While a lot of progress in meeting children's medical and dental needs has occurred over the last few decades, you might find some statistics on their oral health surprising.
Still Lots of Untreated Cavities
The Centers for Disease Control and Prevention (CDC) reports that nearly one out of every five U.S. children has untreated cavities. The rate is 19.5 percent for kids between ages 2 and 5 and 22.9 percent in youngsters between 6 and 19.
Rates among girls and boys are roughly equal. However, race, ethnic origin, and poverty level all still appear to be significant factors in the percentage of untreated cavities experienced by U.S. children.
Most Common Childhood Disease
When asked what's the most common chronic childhood disease, you're wrong if you answer asthma, allergies, obesity, or diabetes. According to the American Academy of Pediatric Dentistry, tooth decay is number one.
As a matter of fact, it's five times more common than asthma and occurs four times more often than early-childhood obesity. Tooth decay also strikes a whopping 20 times more often than diabetes.
One out of every four kids has never been to the dentist before they set foot in a kindergarten classroom. More than a third of U.S. schools find it necessary to refer kids for treatment of dental problems.
Sealants Don't Last Forever
The development of these plastic coatings to protect the chewing surfaces of children's teeth has significantly reduced tooth decay statistics. However, if your child has sealants, don't assume they'll last forever.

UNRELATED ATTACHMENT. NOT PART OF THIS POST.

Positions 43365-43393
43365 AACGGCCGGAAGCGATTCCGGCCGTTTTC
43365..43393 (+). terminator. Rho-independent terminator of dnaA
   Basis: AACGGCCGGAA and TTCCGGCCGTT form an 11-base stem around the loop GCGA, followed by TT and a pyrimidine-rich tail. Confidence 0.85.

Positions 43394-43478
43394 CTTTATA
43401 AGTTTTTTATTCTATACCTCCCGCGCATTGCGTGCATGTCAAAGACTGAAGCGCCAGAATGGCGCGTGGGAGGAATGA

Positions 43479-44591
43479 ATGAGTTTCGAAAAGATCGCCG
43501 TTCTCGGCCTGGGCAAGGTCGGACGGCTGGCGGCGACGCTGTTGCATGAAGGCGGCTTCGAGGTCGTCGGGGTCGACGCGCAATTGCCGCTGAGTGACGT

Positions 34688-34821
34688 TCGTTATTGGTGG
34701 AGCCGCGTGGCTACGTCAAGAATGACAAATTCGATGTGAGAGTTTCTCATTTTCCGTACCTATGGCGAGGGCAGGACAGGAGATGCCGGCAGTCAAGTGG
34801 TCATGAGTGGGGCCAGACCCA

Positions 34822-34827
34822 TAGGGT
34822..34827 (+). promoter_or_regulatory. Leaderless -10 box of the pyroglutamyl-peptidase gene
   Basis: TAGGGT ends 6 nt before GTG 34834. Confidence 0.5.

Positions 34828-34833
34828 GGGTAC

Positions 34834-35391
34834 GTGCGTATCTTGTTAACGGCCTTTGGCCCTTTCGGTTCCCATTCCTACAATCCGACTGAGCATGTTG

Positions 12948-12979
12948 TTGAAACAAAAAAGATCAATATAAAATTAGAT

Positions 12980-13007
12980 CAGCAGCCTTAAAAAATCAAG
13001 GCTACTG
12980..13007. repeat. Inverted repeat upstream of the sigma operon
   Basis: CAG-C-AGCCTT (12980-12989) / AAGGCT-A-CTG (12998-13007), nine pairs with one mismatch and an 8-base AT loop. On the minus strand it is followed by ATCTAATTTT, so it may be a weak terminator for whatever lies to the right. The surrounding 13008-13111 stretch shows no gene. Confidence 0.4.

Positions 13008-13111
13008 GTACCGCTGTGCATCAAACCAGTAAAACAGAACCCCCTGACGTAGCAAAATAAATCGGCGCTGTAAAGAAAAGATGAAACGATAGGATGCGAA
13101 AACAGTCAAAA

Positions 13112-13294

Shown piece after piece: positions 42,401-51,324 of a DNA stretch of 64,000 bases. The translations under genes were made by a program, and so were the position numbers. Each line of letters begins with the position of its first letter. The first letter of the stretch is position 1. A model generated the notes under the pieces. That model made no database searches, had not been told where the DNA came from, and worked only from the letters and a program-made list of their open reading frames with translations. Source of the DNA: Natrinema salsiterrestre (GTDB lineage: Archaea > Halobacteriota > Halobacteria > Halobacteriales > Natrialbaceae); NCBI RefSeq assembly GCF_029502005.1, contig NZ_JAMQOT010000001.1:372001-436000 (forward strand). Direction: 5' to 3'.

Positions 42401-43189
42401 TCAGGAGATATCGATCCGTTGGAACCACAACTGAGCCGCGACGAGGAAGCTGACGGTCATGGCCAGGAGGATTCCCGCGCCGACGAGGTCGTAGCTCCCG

The CDC states the life of a sealant is probably somewhere between 5 to 10 years. Dentists should check the condition of these protectors at all regular checkups and recommend replacement as needed. The agency adds that while sealants play an important role in children's oral health, they're not a replacement for fluoride when it comes to cavity protection.
The Downside of Sports
Life would seem awfully dull in many communities without the presence of children's team sports. Yet as many as 39 percent of dental injuries occur while kids are playing sports, according to Colgate.
Despite the best precautions, accidents happen. Around 80 percent of all dental injuries occur to one of a child's front teeth.
Helmets and mouth guards are two forms of protection. Once an accident has happened, the most important thing to do is get to a dentist as fast as possible.
One of the best ways to improve dental health is generating awareness of little-known facts about what goes on in a child's mouth. National Children's Dental Health Month is the perfect opportunity to learn a bit more about children's oral health needs.